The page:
05/26/2011 03:10 pm ET | Updated Jul 26, 2011

In Our New Sputnik Moment, the Solutions are Down on the Ground

In Our New Sputnik Moment, the Solutions are Down on the Ground

This is our new Sputnik moment. But different. This time the threat has crept up on us in insidious fashion--not with the dramatic blaze of a humiliating and ominous satellite etching its permanent mark on history in our night sky. And the roaring economy of the late '50s that made an instant, enormous commitment to increasing funding for science and technology education, well, that's history, too.

The United States is behind in math and science. We need new ideas to fix this problem. Fortunately, these are things we do well in the United States: New. And ideas. And fixing. We have done it before--to put a man on the moon, to lead the biotechnology revolution, and to transform the way the world connects and communicates. But this time, we'll have to do it without the impetus of a Soviet villain, or a declared War on Cancer, or an Internet stock bubble.

The future is about innovation, and if today's students are going to compete in the world, they'll have to know what they're doing in the fields of study known as the STEM subjects: Science, Technology, Engineering and Math. States and cities are having to make big cuts in education--fewer STEM teachers and fewer resources--and that's where the solutions will have to come from, too.

Every community has people and organizations that can enhance kids' learning experiences in these subjects, nurture their innate curiosity, and motivate them to succeed. And while many institutions already pitch in to support schools--museums and local colleges being important examples--probably most of the untapped resources are those people and organizations that may not think of themselves (or may not be immediately considered) as potential partners in this critical challenge.

Architectural firms, graphic designers, and construction companies, for example. Urban planners, electrical engineers, environmental waste managers. And bankers, software engineers, even ace video gamers. We need to think broadly. Anyone in a community who makes, invents, or builds things can play a part. Make, INvent, Discover -- why not call these the MIND professions?

And why not find a way to have all the MIND professionals in every community contribute in some way? To introduce students to careers they may never have heard or dreamed of, and show them what they need to learn to get there. From vocational skills to soaring inspiration, the gamut of opportunities is ripe for a jolt of new ideas and community contribution.

There's a moment in the wonderful film "October Sky," based on the childhood of Sputnik-inspired rocket scientist Homer Hickam, when Hickam's model display is stolen from a state science fair. A coal mine worker (and former pilot) in his West Virginia hometown uses the mine's metal shop to replicate the boy's display overnight, and Hickam took first prize. Neighborhood coal miner supports future NASA engineer. Exactly.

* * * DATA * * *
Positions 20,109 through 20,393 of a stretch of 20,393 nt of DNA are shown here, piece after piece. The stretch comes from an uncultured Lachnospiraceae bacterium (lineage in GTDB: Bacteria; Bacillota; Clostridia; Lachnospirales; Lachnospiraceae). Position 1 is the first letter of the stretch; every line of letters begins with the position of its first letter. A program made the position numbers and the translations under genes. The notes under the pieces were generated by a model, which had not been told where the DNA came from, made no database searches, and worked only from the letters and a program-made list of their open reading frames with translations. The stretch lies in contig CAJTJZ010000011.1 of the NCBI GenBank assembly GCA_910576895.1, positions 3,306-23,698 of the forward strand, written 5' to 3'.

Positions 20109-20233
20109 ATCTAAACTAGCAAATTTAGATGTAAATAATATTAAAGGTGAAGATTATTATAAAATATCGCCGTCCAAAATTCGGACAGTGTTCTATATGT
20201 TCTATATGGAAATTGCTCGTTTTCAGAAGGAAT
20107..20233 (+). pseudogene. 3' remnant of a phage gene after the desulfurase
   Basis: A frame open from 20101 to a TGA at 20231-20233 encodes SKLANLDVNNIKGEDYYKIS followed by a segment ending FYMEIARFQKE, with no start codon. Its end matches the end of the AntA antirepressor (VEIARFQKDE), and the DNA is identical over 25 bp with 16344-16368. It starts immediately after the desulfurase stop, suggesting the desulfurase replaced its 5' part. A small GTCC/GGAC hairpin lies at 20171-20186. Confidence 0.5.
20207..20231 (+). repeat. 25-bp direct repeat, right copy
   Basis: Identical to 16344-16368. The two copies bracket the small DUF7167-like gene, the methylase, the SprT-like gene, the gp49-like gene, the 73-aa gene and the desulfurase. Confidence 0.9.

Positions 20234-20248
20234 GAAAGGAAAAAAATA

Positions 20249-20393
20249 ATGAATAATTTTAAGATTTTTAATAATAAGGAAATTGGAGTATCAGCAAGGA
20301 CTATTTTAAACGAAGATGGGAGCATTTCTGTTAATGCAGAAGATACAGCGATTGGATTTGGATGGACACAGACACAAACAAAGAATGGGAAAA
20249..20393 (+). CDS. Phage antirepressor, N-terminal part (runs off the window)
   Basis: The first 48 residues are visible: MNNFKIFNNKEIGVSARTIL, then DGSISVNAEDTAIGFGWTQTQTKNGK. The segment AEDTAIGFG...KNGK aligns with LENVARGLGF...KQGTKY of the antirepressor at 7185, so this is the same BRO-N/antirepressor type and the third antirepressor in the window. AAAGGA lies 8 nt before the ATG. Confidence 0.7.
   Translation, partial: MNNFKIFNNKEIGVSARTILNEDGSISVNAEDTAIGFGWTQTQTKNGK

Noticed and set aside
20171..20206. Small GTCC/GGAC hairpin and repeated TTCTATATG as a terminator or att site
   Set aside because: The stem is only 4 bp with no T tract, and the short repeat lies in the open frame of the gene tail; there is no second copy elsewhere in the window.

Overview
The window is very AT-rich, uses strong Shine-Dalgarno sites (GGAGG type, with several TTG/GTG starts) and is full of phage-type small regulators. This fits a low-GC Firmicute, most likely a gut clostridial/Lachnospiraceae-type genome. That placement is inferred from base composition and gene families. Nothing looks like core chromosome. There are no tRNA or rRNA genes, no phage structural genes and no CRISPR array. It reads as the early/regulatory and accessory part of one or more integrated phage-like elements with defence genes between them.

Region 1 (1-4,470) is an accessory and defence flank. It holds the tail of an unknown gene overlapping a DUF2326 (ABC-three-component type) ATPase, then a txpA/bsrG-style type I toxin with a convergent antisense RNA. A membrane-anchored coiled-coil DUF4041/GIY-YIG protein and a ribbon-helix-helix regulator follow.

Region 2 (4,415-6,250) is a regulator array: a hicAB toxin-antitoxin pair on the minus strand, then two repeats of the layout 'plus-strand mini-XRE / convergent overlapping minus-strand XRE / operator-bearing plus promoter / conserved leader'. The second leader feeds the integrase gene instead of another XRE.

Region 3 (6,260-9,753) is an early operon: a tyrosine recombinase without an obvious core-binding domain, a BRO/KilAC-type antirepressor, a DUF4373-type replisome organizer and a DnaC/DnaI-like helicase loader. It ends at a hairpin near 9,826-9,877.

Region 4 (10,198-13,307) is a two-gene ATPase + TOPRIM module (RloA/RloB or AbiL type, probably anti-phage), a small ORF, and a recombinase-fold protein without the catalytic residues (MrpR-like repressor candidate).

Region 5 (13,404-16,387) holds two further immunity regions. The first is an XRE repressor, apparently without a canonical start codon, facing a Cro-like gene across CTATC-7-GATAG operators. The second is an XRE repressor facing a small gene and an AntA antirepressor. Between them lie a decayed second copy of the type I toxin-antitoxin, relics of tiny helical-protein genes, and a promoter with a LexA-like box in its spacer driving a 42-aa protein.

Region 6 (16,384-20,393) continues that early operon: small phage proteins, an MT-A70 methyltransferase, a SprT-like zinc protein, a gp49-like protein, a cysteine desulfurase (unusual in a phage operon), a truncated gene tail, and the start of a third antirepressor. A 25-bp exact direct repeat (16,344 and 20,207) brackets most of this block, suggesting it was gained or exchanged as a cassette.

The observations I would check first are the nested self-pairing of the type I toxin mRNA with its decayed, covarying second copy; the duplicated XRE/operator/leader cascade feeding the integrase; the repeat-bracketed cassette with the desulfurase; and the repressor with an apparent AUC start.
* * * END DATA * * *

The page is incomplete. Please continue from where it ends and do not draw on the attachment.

Communities will have to figure out a way to make that kind of collaboration happen more systematically and more regularly, and do it in strong partnership with schools.
Hickam also benefited from an especially dedicated science teacher, right there in his little coal town. These teachers are everywhere, but in too-short supply. Certainly, funding to increase the number of exceptional STEM teachers is a critical component for success. But the reality of the 21st-century equation is that even the best, luckiest teachers will have to do more with less.

That's where the rest of us must step in. Our goals in this new century include celestial exploration and achievement, but much, much more--and in realms we hardly yet know.
And everyone from Sesame Street and video game creators to big U.S. corporations are pushing STEM education because it's so critical to our country's security and economic prosperity. For many big companies, their very future depends on ensuring a qualified domestic employee applicant pool that's skilled in the STEM subjects. Google, ExxonMobil Foundation, Alcoa Foundation, and Amgen Foundation, for example, are offering prizes for initiatives that fill in the gaps at our under-funded educational institutions through bold new community partnerships.

For anyone who argues that throwing taxpayer money at education is not the answer, well, here is our moment to prove there really is another way. Because there's not much money to "throw" right now.

Americans have been at the forefront of discovery and invention in the most challenging and thrilling frontiers for a long time. We aren't lacking for innovative ideas or for creative energy in this country. It comes down to doing what it takes to get our own satellite up in the sky. And, as Homer Hickam said, "A rocket won't fly unless somebody lights the fuse."

So, let's light it.

You can help light the fuse in this new Sputnik moment. Enter or nominate a solution in the Partnering for Excellence: Innovations in Science + Technology +
Engineering + Math (STEM) Education
competition. A partnership of Ashoka's Changemakers®, The Carnegie Corporation of New York, and The Opportunity Equation, the competition is offering more than $120,000 in cash and in-kind prizes (funded by a variety of partners) for the best community partnership initiatives to advance STEM learning.